Everything Is Nice

Beating the nice nice nice thing to death (with fluffy pillows)

‘Bright Morning’ by Jeffrey Ford

with 2 comments

My novels are fantasy/adventure stories with a modicum of metaphsyical whim-wham that some find to be insightful and others have termed “overcooked navel gazing”. Granted, there are no elves or dragons or knights or wizards in these books, but they are still fantasies, none the less. I mean, if you have a flying head, a town with a panopticon that floats in the clouds, a monster that sucks the essense out of hapless victimes through their ears, what the hell else can you call it?

A unnamed writer who seems much like Jeffrey Ford is writing a story called ‘Bright Morning’, inspired by a lost Kafka of the same name. Later a writer called Jeffrey Ford does show up as the unnamed writer’s rival. With so recursive a plot it could easily have been overcooked nazel gazing but it is so perfectly controlled that it is actually the finest stories in the collection by some margin. Ford blends autobiography, writer’s memoir and literary criticism with an almost pulpish piece of modern folklore to produce a beautifully measured story that exists in the cracks of what is real and what is not.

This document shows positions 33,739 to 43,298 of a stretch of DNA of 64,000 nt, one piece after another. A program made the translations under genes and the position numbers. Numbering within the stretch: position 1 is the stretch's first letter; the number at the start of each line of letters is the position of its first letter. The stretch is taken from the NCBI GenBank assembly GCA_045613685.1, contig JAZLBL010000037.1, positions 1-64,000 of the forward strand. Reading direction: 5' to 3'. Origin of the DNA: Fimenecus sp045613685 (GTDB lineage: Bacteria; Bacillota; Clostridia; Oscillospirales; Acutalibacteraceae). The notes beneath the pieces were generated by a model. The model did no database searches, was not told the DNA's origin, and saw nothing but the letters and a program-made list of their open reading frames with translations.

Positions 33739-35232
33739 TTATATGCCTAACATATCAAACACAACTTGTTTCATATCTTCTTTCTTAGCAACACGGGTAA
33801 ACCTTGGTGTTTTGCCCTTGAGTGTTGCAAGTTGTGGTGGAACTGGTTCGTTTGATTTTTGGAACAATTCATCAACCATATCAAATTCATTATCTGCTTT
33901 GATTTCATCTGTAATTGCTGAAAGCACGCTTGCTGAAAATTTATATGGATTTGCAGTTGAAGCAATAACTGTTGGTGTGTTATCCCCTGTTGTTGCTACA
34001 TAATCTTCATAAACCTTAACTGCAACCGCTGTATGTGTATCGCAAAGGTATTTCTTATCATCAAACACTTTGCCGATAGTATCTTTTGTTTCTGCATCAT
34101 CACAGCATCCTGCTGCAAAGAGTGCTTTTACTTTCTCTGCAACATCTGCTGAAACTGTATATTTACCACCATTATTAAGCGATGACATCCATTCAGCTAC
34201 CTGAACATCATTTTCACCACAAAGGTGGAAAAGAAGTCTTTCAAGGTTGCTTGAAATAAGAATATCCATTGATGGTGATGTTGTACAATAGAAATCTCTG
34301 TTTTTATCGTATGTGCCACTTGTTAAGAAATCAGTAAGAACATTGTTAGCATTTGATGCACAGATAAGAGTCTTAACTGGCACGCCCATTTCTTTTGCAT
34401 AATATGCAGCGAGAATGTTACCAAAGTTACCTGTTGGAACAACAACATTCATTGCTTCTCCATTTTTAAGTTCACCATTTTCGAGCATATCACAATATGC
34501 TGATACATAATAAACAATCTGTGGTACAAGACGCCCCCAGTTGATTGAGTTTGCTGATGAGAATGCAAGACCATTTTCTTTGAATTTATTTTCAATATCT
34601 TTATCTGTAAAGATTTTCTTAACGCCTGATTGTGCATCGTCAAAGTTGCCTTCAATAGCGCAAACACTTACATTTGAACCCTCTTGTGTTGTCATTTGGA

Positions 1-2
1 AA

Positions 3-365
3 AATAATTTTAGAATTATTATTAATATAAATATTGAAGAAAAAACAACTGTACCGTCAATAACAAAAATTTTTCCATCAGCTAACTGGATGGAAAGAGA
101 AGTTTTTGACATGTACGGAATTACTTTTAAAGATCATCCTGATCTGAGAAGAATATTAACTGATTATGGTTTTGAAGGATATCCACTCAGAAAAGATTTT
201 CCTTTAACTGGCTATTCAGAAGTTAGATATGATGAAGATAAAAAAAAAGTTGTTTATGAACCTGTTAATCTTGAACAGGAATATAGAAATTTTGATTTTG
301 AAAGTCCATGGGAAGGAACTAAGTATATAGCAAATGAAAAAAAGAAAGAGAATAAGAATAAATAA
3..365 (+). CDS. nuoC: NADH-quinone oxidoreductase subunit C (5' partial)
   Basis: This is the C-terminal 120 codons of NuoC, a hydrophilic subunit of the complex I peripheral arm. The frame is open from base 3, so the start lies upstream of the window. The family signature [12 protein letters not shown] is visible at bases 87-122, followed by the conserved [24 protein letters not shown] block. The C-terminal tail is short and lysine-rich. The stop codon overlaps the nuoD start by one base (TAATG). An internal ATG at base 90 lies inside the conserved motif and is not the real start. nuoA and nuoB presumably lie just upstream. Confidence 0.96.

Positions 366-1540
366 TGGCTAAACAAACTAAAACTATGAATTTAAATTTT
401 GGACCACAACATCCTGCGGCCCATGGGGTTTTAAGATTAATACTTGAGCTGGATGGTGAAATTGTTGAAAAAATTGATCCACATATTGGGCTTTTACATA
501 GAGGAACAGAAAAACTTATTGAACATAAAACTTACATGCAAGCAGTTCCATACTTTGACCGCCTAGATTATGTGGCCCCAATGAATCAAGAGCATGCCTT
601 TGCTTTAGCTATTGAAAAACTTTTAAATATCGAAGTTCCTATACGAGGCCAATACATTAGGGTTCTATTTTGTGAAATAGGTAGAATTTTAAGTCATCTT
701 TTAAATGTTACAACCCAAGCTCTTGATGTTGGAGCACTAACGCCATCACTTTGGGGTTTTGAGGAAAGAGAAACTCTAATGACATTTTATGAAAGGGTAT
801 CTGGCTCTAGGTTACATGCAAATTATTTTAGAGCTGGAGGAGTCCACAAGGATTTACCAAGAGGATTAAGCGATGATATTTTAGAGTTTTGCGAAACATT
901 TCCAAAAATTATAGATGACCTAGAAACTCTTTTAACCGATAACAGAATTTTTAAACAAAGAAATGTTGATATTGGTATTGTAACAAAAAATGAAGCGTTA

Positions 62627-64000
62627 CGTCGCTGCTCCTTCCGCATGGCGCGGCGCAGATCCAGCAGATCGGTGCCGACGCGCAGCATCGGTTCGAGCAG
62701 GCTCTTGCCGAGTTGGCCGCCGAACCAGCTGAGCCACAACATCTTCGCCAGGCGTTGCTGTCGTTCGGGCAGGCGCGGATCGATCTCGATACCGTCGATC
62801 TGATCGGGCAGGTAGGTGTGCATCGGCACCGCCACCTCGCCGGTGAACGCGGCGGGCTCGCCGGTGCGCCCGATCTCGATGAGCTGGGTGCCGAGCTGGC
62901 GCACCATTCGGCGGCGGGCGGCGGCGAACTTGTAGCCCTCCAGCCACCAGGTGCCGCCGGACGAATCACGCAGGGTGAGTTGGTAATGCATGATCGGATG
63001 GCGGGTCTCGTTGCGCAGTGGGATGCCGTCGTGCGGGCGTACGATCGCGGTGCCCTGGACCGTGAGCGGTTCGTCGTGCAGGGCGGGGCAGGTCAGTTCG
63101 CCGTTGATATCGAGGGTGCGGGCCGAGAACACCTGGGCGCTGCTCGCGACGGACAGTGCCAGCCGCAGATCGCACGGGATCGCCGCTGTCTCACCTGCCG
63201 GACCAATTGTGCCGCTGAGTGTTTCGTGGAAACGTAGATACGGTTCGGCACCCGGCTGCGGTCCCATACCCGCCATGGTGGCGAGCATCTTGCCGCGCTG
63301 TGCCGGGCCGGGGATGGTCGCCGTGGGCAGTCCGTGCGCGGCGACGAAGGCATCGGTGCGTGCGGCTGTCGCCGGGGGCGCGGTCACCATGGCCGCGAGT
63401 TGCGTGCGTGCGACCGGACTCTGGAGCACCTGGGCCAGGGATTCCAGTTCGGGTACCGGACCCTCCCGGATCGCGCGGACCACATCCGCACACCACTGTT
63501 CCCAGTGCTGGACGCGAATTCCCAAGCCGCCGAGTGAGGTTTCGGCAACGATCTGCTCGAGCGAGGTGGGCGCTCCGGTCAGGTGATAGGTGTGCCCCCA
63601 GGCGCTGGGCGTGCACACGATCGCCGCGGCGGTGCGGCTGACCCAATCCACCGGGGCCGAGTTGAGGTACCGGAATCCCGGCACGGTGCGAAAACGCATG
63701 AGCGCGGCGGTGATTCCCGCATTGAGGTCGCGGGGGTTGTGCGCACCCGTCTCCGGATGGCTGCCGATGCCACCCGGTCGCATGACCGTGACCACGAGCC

This is how you should do it, Benjamin Rosenbaum.

Quality: *****
Slipperiness: ****

Ford on slipstream in an interview with Matt Cheney:

Fictional hybrids are always more powerful than genre purebreds — they are more resilient, they have the potential to surprise, the power to escape the gravitational attraction of tradition. Until, of course, they themselves become accredited purebreds, as is now happening with what some call “slipstream”.

Part of Feeling Very Strange

Written by Martin

18 October 2008 at 12:50

2 Responses

Subscribe to comments with RSS.

  1. […] a comment » Kafka is a mighty presence in ‘Bright Morning’. I was particularly amused by the opening section in which Jeffrey Ford talks of references to […]

  2. […] recursive loop of pure tedium. Of course, rules are made to be broken; consider Ford’s superb ‘Bright Morning’. Di Filippo’s story of a SF writer with writer’s block, on the other hand, falls […]

Leave a Reply

Fill in your details below or click an icon to log in:

WordPress.com Logo

You are commenting using your WordPress.com account. Log Out /  Change )

Facebook photo

You are commenting using your Facebook account. Log Out /  Change )

Connecting to %s

%d bloggers like this: